|Have you ever seen Batman and I in the same room? Didn't think so.|
As kids we have those heroes or role models that we look up to and emulate. Whether they were real or fictional, we would copy their every move. Often when we grow up we can lose this sense of admiration: our heroes fall, or we grow disillusioned with their limitations (or our own limitations).
If we lose our heroes, where does our inspiration come from? Without heroes how do we develop a sense of daring? Can you gain the inspiration to challenge your limits if you don't look up to someone who is stretching their limits?
|Pope Francis, the modern day hero|
Heroes are necessary. In fact, heroes are crucial. When I was 16 I was a young man, fresh in my faith and trying to figure out what it meant to be a man and a Christian. Then I met someone who inspired me greatly, let's call him Stu. Stu was further along the journey, a man who had discovered his vocation and was living it faithfully. He was someone I could look up to, someone I wanted to be like when I grew up. Stu took me under his wing, mentored me and taught me how to follow God. He gave me opportunities to grow and learn. He was my mentor and hero, a sort of "Holy Batman". Seven years later I find myself in Stu's shoes. Though I'm still seeking my vocation, I'm in a position where I now walk with others as they seek God.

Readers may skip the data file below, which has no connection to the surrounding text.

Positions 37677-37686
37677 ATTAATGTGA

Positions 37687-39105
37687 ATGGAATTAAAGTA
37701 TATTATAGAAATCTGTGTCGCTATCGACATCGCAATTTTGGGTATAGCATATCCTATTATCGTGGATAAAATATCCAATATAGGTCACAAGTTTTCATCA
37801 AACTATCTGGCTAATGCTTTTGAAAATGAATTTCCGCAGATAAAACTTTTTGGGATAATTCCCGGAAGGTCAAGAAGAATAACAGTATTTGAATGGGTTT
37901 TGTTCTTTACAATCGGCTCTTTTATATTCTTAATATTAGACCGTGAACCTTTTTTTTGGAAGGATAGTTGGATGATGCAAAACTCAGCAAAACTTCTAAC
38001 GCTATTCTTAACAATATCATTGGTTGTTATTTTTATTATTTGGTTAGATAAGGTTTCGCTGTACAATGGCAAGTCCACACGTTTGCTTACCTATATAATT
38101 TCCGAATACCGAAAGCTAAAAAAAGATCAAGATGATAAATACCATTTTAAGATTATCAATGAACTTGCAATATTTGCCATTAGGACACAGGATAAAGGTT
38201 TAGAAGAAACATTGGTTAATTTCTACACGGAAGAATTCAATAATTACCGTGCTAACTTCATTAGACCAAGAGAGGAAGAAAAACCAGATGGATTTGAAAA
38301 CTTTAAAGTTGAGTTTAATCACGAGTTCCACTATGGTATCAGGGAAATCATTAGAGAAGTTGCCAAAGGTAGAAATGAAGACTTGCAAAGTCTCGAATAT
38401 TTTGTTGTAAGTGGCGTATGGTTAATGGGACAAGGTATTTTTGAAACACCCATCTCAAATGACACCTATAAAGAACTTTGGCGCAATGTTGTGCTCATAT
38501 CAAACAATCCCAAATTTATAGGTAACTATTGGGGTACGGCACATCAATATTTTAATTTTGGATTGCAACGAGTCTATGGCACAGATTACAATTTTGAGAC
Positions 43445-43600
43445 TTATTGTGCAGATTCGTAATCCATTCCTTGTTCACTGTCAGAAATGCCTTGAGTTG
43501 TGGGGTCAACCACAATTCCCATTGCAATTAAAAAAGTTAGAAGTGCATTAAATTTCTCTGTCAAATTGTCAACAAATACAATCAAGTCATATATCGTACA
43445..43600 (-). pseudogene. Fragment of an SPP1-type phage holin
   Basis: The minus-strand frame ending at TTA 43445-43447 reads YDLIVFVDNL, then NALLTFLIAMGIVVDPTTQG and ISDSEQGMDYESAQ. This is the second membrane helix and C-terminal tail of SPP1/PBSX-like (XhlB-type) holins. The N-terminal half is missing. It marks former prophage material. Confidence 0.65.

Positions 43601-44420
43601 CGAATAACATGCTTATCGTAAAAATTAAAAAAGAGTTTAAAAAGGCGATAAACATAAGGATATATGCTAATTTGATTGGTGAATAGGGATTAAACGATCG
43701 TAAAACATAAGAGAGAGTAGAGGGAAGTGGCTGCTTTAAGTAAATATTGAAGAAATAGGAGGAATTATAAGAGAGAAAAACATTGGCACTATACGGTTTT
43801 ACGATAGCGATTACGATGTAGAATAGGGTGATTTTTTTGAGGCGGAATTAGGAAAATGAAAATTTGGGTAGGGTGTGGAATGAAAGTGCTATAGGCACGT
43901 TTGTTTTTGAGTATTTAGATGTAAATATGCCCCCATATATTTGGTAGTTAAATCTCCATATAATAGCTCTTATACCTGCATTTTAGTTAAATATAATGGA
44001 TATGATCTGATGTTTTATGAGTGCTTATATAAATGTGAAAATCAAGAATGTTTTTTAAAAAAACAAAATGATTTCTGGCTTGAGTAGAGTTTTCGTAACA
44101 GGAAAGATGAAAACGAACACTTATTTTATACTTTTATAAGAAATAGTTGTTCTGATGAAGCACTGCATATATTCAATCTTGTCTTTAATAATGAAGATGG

We need mentors and heroes if we want to figure out where God is calling us. We need older role models to show us the ropes, to share their wisdom and to give us the courage to test our boundaries. My advice to young people is think about where you want to be in the next ten years, find someone like that and follow them. For those a little bit further along the journey, make yourself available as a hero or mentor.
Heroes don't always wear costumes and masks or have super cool gadgets, but there are men and women around you right now who are writing a far more epic script than any superhero movie. Be inspired.